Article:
Baha'u'llah had sent my father and his friends to Egypt as pioneer settlers. When they arrived in Egypt, they did not have much money. Money was not in abundance among the Baha'is. For one thing, it was taken away from them and they were persecuted. For example, my grandfather was a rich man when he became a Babi, but all he had was seized. Not having money did not stop my father from pioneering. He and the others got notions - spools of thread, needles, thimbles, ribbons - and they went to the European homes up and down the Mediterranean coast from Alexandria to Ramleh, like peddlers. People invited them in and bought those things. My father became very popular. He was honest, as were all the Baha'is. People were not used to that. And so the pioneers became famous. People told their friends about them, and gradually they prospered. They would meet at the end of the day and pool their resources, put their money together, and work in a truly Baha'i fashion.
Before too long they had enough capital to open a store. They called themselves the "Sociét Ruhaniyyih”, meaning "Spiritual Company,'' and the store, the "Grand Bazar Persan.” It became bigger and bigger until it was the largest and best department store in all of Egypt. The Faith had prospered also, in spite of the restrictions, and was well established in Alexandria, Cairo, and Port Said.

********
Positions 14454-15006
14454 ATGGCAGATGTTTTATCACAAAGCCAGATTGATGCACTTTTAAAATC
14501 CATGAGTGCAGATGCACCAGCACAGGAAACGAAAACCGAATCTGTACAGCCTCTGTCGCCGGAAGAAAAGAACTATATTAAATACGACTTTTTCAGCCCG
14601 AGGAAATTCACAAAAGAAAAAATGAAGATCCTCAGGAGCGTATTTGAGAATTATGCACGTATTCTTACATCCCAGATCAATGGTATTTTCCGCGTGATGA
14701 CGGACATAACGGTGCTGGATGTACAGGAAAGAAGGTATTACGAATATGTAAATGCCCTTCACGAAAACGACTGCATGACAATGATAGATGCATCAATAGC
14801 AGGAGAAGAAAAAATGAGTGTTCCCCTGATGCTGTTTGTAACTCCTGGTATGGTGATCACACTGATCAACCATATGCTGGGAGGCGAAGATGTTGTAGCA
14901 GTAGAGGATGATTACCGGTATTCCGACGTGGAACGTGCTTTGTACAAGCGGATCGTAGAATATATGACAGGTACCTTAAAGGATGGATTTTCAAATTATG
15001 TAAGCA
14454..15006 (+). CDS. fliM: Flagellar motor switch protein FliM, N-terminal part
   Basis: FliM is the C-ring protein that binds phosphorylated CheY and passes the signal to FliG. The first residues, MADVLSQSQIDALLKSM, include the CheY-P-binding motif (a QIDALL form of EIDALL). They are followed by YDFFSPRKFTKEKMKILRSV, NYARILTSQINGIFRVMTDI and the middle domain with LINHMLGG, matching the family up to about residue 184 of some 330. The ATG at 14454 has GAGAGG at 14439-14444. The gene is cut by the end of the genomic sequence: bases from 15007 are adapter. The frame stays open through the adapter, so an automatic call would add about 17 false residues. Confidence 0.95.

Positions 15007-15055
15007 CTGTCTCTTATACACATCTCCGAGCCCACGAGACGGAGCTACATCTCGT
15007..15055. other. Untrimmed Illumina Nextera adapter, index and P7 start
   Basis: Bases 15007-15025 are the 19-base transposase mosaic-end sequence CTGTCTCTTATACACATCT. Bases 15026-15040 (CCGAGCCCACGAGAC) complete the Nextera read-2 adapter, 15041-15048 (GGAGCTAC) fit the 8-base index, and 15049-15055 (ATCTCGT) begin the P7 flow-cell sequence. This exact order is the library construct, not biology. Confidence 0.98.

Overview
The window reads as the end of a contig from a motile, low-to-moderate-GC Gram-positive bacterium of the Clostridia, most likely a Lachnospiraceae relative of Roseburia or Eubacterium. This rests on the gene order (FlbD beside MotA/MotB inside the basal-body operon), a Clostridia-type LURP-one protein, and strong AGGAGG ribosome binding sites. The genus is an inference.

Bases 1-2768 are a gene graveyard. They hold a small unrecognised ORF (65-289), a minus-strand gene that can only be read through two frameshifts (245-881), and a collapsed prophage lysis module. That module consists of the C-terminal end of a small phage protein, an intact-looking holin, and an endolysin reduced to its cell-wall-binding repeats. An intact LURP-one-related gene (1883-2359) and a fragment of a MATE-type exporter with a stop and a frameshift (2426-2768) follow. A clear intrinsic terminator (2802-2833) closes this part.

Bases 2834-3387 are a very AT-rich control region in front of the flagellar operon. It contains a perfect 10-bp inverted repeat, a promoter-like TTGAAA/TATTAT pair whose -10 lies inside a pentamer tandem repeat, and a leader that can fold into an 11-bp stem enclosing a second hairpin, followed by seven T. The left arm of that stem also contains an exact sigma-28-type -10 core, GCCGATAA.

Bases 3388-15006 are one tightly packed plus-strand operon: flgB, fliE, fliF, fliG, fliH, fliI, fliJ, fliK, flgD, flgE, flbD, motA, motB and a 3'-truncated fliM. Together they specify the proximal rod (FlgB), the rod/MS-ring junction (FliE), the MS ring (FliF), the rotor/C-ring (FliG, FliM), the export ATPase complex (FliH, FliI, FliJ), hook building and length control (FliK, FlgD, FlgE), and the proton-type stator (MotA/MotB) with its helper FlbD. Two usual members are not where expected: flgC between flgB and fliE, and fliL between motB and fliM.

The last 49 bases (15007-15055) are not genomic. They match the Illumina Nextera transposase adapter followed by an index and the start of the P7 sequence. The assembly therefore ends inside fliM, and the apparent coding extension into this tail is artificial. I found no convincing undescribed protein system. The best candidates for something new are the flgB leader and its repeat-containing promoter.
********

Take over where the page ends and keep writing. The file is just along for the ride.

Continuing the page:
My father and his friends wanted to show their gratitude to Baha'u'llah and also help the Faith. So they took a wide belt, a money belt, stuffed it with gold, large gold coins, and sent it to Baha'u'llah. A tablet was received from Baha'u1lah expressing His appreciation.
In the 1880's, there was a rebellion. An Egyptian general by the name of Ahmed Arabi Pasha arose, and he wanted to destroy all the Europeans in Alexandria. There were riots. All the European people left in ships. My father and the friends took the last ship out of the harbor. When the rebellion was over they came back and went to the site of their business. There was nothing there but rubble and ashes -- absolutely nothing. They were desperate. People asked when they would open a new store, and they had no answer. Their credit had been good, but now they needed some down payment, and they did not have it.
One day they were meeting together, consulting and praying, when unexpectedly the postman came with a card - a notice of a package at the post office. They went to the post office, got the package, took it home, and opened it. There was the belt they had sent to Baha'u1lah, untouched and full of gold. They reestablished credit and started their business again. It flourished more than ever.
(Brilliant Star Magazine – Baha’u’llah, His Life and Station)